I think that after this episode Honda will be forced to make some serious changes at "Acura". They can't be happy with the RL's sales performance in only the 2nd year out.

    M
  • After reading this thread for a few messages, I would have to agree with several of the points made.

    One that caught my eye though was "It is a lot of car for $41K" or words to that effect. I would think, assuming that is the recent/current buying experience, that the RL would be a very good value.

    What technical reasons there may be for Acura's front biased AWD do escape me, since this seems to be -- in this class -- not the expected case. I wonder why not at least make the bias "neutral" (50 50) for the sake of marketing, or if one is making such a change, why not just go to 40 60 and start the bragging machine?

    All the noise made about SH AWD seems to not have shouted out the FWD bias reality.

    Funny, I test drove an RDX two days ago and I have the brochure. It says that "up to 45%" of the power can be sent to the rear wheels under hard acceleration. It also says that when you're cruising down the highway, that 90% of the power is sent to the front.

    Now, for practical purposes, for most drivers, most of the time, I seriously doubt that this FWD "nature" is all that detrimental. But, I also think perception is reality.

    Rather than fight the fight and come up with 5 letter acronyms (SH AWD) and technology, why not just bite the bullet and go neutral or RWD biased and be done with it?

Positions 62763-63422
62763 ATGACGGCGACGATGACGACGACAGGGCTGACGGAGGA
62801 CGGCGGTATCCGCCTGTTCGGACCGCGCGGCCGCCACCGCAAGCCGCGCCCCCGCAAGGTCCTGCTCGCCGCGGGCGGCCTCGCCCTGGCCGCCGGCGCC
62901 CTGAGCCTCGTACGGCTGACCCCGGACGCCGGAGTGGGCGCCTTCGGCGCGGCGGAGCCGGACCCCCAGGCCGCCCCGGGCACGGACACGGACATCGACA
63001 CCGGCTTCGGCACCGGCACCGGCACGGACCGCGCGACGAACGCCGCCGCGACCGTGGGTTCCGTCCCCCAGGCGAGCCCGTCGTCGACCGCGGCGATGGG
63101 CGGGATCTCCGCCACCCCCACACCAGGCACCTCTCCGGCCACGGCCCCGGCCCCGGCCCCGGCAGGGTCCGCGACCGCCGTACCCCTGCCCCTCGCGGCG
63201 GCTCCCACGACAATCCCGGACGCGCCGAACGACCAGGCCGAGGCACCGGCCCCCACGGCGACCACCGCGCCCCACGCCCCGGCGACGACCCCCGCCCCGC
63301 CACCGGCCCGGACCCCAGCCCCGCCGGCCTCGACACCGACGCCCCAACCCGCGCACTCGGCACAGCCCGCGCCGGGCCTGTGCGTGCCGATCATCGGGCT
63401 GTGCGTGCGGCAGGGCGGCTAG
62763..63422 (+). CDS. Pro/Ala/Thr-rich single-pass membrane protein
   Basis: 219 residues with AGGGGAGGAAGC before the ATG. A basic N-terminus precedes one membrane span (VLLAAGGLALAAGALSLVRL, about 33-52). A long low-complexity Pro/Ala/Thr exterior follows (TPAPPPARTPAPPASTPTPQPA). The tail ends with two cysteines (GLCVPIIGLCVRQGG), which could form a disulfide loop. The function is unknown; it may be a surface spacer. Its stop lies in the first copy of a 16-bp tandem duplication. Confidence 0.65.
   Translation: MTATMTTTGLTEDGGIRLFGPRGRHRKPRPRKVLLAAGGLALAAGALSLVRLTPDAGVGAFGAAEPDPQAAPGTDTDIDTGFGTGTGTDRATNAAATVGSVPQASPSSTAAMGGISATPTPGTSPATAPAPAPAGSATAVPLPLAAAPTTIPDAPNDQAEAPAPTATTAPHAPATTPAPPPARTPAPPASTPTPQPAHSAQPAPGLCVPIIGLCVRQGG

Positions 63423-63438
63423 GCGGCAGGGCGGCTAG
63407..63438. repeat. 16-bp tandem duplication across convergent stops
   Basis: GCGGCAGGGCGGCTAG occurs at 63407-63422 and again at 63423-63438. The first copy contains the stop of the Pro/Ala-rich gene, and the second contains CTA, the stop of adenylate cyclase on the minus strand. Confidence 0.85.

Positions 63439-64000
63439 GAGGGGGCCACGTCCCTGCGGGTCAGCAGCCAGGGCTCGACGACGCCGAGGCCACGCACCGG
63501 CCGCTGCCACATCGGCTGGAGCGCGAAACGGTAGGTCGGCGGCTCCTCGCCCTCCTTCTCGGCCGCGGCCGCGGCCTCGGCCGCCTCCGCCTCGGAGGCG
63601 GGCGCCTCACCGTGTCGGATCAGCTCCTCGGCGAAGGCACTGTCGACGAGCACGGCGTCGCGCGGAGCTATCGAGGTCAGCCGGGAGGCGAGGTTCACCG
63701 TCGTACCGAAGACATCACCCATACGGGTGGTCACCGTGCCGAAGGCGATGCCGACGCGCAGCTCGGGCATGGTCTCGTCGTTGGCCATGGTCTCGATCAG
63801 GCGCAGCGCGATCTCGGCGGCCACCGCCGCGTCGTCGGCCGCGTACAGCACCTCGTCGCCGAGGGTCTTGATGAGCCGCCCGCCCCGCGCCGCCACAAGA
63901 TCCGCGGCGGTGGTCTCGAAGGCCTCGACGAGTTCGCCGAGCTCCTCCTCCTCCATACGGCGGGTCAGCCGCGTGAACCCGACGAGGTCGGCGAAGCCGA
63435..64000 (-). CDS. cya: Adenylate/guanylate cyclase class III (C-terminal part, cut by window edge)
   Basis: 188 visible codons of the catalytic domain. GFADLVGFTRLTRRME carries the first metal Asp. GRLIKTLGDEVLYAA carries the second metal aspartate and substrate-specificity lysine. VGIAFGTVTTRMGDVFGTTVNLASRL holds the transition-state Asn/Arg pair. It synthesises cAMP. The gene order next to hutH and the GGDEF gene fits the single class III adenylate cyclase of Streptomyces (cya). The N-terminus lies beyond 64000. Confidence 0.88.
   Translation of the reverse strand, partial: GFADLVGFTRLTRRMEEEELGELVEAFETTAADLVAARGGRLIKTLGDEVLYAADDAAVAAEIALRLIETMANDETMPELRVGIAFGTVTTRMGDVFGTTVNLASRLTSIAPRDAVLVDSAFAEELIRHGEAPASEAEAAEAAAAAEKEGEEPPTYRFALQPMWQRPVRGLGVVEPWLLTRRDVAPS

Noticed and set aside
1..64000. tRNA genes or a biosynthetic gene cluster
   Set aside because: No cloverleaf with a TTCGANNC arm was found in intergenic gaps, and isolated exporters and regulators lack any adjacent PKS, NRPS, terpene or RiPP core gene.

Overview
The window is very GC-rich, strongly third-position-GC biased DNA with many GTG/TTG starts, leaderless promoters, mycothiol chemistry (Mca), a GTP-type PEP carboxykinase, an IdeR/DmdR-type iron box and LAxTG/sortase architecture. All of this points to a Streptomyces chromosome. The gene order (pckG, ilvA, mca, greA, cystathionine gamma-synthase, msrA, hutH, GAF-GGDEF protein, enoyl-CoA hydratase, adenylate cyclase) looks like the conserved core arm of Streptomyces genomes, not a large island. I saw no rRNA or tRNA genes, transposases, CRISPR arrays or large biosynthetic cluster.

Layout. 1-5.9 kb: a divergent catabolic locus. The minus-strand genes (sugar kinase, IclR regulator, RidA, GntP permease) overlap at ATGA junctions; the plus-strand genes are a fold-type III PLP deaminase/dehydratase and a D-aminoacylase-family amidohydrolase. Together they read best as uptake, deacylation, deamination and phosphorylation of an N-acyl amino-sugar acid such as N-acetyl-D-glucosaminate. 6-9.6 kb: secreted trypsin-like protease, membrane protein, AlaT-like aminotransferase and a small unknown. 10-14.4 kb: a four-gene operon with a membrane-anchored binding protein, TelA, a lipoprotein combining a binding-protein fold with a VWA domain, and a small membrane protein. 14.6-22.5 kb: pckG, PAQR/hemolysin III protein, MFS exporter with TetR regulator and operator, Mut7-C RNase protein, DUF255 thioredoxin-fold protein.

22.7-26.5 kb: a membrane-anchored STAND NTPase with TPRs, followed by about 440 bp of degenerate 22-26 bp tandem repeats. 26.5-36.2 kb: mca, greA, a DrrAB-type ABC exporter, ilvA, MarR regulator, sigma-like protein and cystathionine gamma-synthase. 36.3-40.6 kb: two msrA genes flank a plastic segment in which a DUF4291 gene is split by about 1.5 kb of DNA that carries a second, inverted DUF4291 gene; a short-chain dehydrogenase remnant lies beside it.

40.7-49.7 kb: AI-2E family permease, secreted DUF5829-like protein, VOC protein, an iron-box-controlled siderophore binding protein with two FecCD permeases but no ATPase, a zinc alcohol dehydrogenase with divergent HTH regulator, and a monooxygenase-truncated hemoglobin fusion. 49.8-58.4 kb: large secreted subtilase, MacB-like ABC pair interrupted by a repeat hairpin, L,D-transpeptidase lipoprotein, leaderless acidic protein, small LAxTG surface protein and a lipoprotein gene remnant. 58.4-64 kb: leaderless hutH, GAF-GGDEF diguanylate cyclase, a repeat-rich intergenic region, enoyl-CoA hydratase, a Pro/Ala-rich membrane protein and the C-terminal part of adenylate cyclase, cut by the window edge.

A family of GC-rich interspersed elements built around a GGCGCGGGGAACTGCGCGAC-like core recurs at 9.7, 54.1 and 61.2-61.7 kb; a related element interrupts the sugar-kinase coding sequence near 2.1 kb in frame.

Clearly "everyone else" is going RWD biased AWD or at least offering it -- sometimes being different is doing the wrong thing for the right reason.

    Then, what's up with the one size fits all approach, too?

    On the other hand, if this thing is currently offered up at $41K, it has to be a heck-of-a deal. :confuse:
  • lexusguylexusguy Posts: 6,419
    What technical reasons there may be for Acura's front biased AWD do escape me, since this seems to be -- in this class -- not the expected case. I wonder why not at least make the bias "neutral" (50 50) for the sake of marketing, or if one is making such a change, why not just go to 40 60 and start the bragging machine?

    I have to wonder how much of a difference there would be other than on the sales material. The RL's architecture is inherently unbalanced and extremely nose heavy. Shifting more torque to the rear (it can already send 70%) is not suddenly going to turn it into a corner destroyer. For that, the car needs a diet, more torque, a sport suspension, and new architecture with proper weight balance. With the car as it is, all the AWD system can really do is eliminate torque steer, and help reduce (some) understeer.